(5) Walter Edward Guinness, 1st Lord Moyne (1880-1944), D.S.O., P.C., adventurer and statesman, assassinated in Cairo; his sale in these rooms, 4 May 1953, lot 25, to Eisemann, for Eric Korner, originally to mark his 60th birthday, later given to his wife as a surprise wedding aniversary present.
LITERATURE AND REFERENCES
O. Pächt, 'Die niederländischen Stundenbücher des Lord Hastings', Litterae textuales, Essays presented to G. I. Lieftinck, IV, 1976, p. 30, fig. 3.
G. T. Clark, 'The Chronology of the Louthe Master and his Identification with Simon Marmion', Margaret of York, Simon Marmion, and the Visions of Tondal, Papers delivered at a Symposium ... June 21-24 1990, ed. T. Kren, Malibu, 1992, p. 207, n.10, "present location unknown".
B. Brinkmann, Offizium der Madonna: Der Codex Vat. Lat. 10293 und verwandte kleine Stundenbücher mit Architekturbordüren (Codices e Vaticanis Selecti, 32), 1992, pp. 133-5. and pl. 41.
T. Kren in Illuminating the Renaissance, The Triumph of Flemish Manuscript Painting in Europe, ed. T. Kren and S. McKendrick, J. Paul Getty Museum and the Royal Academy of Arts, 2003, pp. 182-3, no. 37.
A Calendar (fol. 1r); the Hours of the Cross (fol. 14r) and of the Holy Ghost (fol. 25r); the Mass of the Virgin (fol. 35r), with the Gospel Sequences (fol. 46r); the Hours of the Virgin "secundum usum romanum", with Matins (fol. 55r), Lauds (fol. 72r), Prime (fol. 90r), Terce (fol. 97r), Sext (fol. 103v), None (fol. 109v), Vespers (fol. 116r) and Compline (fol. 127v), with the Salve regina (fol. 135r); the Obsecro te (fol. 148r) and O intemerata; Suffrages of the saints (fol. 160r); the Penitential Psalms (fol. 176r) and Litany; and the Office of the Dead (fol. 202r).
At certain precisely recognisable moments in art history there are sudden and dramatic leaps of startling innovation. Giotto, the Limbourg brothers, the Van Eycks, Michelangelo, Monet and others, by a fortuitous concatenation of historical circumstance and available genius, were able to make significant changes in the way people looked at the world. One of these moments occurred in the early 1470s, in the circle of Charles the Bold and Margaret of York. Manuscripts changed. Books became very large, or tiny. The illusionistic Ghent/Bruges scatter borders were invented, with the first true copies of plants from nature since classical times. Trompe l'oeil insects appear to settle on the naturalistic flowers (examples here are on fols. 24v, 163v, 167v, 201v, etc.), as if a living creature has itself been deceived by the reality of the painting. Light (and darkness) and pure colour pour into manuscripts, and the refined art of the Van Eycks or Memling is reduced into the smallest scale it can without losing its freshness. The memorable and beautiful Crucifixion here (fol. 13v) is hardly two inches high. Figures become three-dimensional and seem to float in space. Settings are often domestic, even homely; religion is personalised. The Korner Hours is much the smallest and is one of the oldest of the revolutionary new type of manuscript. The two great innovators were Simon Marmion, and the artist (or group of artists) known, after the daughter of Charles and Margaret, as the Master of Mary of Burgundy.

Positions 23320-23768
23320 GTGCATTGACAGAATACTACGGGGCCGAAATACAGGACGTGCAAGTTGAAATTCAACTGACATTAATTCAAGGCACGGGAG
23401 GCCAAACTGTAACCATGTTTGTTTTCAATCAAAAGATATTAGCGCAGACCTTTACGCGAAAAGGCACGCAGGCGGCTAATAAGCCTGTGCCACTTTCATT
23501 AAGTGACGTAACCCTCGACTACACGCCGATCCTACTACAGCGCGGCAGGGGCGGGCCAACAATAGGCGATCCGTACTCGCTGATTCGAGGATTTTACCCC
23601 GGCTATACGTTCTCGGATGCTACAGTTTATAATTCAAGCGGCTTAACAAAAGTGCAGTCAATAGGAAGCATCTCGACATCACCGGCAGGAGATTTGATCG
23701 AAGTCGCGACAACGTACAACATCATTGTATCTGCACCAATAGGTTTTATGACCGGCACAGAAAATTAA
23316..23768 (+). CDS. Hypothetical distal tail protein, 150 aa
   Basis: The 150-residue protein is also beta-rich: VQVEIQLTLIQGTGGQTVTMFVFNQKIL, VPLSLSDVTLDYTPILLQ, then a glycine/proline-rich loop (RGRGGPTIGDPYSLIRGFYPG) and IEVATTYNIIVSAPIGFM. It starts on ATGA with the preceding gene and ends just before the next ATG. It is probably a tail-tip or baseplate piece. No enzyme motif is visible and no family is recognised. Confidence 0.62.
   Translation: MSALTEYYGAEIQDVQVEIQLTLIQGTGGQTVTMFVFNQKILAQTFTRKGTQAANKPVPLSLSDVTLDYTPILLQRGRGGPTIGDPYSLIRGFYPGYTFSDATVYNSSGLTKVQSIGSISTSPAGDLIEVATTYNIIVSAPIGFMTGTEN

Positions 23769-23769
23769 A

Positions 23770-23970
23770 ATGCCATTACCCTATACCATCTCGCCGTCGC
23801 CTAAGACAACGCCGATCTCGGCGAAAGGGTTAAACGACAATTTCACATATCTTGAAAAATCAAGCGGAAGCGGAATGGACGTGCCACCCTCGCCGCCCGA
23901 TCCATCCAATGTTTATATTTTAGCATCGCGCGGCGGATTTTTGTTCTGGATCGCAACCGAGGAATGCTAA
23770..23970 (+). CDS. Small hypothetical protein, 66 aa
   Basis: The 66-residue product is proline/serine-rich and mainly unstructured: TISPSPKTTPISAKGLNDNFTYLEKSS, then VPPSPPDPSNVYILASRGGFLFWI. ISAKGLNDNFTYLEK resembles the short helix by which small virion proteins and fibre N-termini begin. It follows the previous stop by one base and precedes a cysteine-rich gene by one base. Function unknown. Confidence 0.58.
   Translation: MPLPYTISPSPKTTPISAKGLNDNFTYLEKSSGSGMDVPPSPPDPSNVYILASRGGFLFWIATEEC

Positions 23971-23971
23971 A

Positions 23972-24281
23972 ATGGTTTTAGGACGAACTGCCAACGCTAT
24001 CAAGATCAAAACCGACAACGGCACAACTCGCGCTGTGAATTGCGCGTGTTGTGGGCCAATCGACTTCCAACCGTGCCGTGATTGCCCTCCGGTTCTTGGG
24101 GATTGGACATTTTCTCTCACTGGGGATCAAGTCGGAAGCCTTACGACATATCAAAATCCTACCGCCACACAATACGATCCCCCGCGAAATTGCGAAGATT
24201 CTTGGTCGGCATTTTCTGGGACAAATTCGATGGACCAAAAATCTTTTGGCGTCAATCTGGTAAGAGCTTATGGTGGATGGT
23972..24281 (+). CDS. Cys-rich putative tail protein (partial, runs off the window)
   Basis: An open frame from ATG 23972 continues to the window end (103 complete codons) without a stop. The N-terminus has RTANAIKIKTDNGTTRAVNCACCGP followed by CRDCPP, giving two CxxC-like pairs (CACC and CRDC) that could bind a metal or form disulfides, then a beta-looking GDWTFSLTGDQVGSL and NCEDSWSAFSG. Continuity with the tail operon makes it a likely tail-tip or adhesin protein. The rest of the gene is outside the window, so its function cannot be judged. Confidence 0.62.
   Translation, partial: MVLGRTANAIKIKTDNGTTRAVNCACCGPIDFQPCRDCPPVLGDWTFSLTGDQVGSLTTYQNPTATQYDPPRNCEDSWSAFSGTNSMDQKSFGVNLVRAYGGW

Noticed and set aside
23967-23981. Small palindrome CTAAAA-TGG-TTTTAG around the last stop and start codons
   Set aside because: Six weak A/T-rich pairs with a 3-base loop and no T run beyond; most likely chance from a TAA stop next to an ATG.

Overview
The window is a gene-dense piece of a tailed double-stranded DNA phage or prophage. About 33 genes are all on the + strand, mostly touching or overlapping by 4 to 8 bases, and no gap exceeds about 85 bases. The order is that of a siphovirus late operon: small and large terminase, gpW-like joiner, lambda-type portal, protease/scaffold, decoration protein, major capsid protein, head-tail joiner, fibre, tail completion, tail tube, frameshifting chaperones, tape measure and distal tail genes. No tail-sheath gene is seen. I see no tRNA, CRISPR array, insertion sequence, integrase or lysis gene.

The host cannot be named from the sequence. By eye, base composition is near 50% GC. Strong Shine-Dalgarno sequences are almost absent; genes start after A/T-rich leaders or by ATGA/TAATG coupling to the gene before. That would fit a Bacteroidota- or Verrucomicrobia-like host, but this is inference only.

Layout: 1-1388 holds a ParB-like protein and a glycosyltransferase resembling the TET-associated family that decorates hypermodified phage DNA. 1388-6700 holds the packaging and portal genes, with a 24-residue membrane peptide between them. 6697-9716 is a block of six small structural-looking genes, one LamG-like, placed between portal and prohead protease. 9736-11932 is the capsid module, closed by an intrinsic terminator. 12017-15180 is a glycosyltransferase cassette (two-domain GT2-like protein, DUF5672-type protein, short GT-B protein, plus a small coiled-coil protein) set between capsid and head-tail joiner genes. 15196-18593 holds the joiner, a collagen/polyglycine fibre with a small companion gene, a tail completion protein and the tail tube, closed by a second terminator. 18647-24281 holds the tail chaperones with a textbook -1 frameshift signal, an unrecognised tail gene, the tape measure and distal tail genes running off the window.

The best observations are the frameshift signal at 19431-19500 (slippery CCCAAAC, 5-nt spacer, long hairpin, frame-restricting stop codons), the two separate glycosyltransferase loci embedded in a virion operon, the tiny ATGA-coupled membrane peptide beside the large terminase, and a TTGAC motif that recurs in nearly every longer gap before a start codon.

Simon Marmion is easy. He is one of the best documented early Netherlandish artists, working both in panel paintings and in manuscripts. He was brought originally by Philip the Good from Amiens in 1454 to help prepare stage sets. In 1458 he bought a house in Valenciennes, where he probably lived and mostly worked until his death in 1489. He worked extensively for Charles the Bold and Margaret of York. "The most striking characteristics of the several dozen illuminated manuscripts and paintings that are associated with the name of Marmion is, in a word, naturalism. Marmion was especially gifted in the representation of light and texture, and his understanding of atmospheric effects and spatial illusion grew throughout his career" (T. Kren, The Visions of Tondal from the Library of Margaret of York, 1990, p. 21). Two of the miniatures by him here, the Last Judgement (fol. 175v) and the Battle for the Soul (fol. 201v), show heat and darkness, light and death. It is almost possible to smell the sizzling of the demons and to sense the silence of the skies. One of the most unexpected subjects Marmion shows here is the image of Saint Katherine (fol. 167v). He takes the subject from a rare text by Jean Miélot, publisher to Philip the Good, which he had recently illuminated in 1475 for Margaret of York, the Vie de sainte Catherine. The saint is permitted by the Virgin to select a husband among all the kings and emperors of the world, and she chooses Christ. The patron of the manuscript is kneeling in the miniature. The image has political undertones, for the dukes of Burgundy were not emperors, a sensitive matter, and (here) they choose religion instead of the imperial crown.